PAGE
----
First, the stomach must store the swallowed food and liquid. This requires the muscle of the upper part of the stomach to relax and accept large volumes of swallowed material. The second job is to mix up the food, liquid, and digestive juice produced by the stomach. The lower part of the stomach mixes these materials by its muscle action. The third task of the stomach is to empty its contents slowly into the small intestine.
Several factors affect emptying of the stomach, including the nature of the food (mainly its fat and protein content) and the degree of muscle action of the emptying stomach and the next organ to receive the stomach contents (the small intestine). As the food is digested in the small intestine and dissolved into the juices from the pancreas, liver, and intestine, the contents of the intestine are mixed and pushed forward to allow further digestion.
Finally, all of the digested nutrients are absorbed through the intestinal walls. The waste products of this process include undigested parts of the food, known as fiber, and older cells that have been shed from the mucosa. These materials are propelled into the colon, where they remain, usually for a day or two, until the feces are expelled by a bowel movement.
Regulation and Coordination
While the anatomy of the digestive system is simple, its function and interaction with other systems is complex and life sustaining. The walls of the hollow organs are composed of muscles arranged in layers that propel the contents by peristalsis in waves away from the mouth, out of the stomach, through the small intestine and colon. This propulsion of food and liquid by peristalsis is regulated and coordinated with the secretion of digestive juices from the salivary glands, stomach, liver, pancreas, and small intestine by hormones 1 and nervous system input.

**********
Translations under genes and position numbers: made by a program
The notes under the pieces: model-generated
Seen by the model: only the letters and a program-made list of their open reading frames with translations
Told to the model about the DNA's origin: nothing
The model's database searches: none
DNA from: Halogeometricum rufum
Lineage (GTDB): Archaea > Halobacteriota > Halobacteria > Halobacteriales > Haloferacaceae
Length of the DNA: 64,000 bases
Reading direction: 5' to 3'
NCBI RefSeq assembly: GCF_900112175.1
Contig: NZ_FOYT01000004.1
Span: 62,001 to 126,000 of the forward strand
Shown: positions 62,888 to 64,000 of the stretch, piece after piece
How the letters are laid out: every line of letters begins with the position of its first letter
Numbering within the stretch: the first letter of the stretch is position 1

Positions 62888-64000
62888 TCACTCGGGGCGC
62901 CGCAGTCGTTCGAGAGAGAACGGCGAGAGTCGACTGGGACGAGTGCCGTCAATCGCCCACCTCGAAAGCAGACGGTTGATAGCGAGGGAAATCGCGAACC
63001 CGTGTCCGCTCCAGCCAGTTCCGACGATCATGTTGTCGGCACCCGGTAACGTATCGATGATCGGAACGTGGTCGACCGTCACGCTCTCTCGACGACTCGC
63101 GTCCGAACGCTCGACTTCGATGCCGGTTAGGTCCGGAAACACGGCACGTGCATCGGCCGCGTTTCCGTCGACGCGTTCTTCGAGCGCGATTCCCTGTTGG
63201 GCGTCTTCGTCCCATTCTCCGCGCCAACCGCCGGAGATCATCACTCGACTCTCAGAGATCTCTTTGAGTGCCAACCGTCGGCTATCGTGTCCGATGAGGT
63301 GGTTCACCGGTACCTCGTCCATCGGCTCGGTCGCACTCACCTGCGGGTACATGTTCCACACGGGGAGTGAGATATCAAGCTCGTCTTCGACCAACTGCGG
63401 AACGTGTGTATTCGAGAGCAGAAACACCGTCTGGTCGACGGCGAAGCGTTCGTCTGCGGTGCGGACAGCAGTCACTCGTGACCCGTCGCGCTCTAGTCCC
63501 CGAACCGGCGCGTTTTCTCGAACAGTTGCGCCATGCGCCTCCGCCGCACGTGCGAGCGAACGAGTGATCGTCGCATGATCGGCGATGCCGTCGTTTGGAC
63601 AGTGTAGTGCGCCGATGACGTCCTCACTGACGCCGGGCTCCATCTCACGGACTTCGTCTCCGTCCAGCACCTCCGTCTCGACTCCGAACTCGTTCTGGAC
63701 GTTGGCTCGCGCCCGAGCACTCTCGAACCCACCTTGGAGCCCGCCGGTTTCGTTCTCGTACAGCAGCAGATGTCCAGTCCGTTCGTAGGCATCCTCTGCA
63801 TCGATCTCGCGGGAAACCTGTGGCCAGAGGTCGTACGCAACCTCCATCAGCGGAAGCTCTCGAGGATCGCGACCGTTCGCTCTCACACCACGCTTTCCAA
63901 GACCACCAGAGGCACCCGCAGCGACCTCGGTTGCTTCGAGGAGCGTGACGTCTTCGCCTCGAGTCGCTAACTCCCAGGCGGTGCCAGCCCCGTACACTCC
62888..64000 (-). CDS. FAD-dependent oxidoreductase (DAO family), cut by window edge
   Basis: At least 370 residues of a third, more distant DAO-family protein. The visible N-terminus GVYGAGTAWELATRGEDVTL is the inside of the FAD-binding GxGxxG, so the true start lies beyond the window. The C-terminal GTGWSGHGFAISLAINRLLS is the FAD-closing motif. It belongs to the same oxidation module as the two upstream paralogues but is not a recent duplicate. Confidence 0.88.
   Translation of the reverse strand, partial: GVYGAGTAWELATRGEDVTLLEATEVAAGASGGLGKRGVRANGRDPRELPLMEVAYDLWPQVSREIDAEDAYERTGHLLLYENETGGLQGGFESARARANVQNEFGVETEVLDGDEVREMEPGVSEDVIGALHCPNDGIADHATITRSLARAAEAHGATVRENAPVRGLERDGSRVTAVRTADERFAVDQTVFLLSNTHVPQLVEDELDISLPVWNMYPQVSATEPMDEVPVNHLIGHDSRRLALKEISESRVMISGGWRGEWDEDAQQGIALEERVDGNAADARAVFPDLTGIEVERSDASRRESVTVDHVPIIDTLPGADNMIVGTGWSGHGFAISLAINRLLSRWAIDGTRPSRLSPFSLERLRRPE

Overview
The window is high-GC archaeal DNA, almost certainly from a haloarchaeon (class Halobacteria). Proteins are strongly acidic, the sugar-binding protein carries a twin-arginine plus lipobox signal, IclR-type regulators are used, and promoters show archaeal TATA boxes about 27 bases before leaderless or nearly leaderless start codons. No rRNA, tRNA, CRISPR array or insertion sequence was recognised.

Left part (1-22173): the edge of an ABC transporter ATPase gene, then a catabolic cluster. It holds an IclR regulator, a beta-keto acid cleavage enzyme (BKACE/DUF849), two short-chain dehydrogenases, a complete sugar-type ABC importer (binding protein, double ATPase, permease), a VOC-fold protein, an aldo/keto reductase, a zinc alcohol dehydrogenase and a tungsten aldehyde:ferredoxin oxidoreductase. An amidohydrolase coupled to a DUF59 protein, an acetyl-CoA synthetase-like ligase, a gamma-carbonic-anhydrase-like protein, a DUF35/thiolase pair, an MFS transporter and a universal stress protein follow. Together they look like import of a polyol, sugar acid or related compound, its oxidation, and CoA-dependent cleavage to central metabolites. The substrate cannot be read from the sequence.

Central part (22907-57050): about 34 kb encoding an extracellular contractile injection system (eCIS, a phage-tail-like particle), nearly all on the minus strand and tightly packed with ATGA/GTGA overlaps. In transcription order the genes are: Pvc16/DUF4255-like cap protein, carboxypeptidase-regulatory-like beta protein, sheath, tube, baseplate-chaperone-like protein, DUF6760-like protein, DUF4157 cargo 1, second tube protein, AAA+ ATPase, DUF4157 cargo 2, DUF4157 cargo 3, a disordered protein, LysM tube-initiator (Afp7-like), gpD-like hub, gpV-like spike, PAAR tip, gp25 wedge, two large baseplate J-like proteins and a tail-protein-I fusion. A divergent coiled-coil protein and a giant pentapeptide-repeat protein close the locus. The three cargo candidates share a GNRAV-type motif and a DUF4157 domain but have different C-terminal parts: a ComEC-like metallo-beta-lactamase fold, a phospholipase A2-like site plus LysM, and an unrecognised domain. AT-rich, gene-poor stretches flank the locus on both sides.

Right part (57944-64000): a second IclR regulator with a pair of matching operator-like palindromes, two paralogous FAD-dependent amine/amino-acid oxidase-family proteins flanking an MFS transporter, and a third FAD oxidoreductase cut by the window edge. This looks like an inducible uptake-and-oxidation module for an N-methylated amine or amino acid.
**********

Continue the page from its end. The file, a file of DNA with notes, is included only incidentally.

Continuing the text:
Importance of Digestion
The food that we eat cannot be used directly by the body. The complex and intricate process of digestion breaks down food so that its nutrients can be easily absorbed.
The digestive system is a series of hollow organs joined in a long, twisting tube from the mouth to the anus (see figure). Inside this tube is a lining called the mucosa. In the mouth, stomach, and small intestine, the mucosa contains tiny glands that produce juices to help digest food.
There are also two solid digestive organs, the liver and the pancreas, which produce juices that reach the intestine through small tubes. In addition, parts of other organ systems (for instance, nerves and blood) play a major role in the digestive system.
When we eat such things as bread, meat, and vegetables, they are not in a form that the body can use as nourishment. Our food and drink must be changed into smaller molecules of nutrients before they can be absorbed into the blood and carried to cells throughout the body. Digestion is the process by which food and drink are broken down into their smallest parts so that the body can use them to build and nourish cells and to provide energy.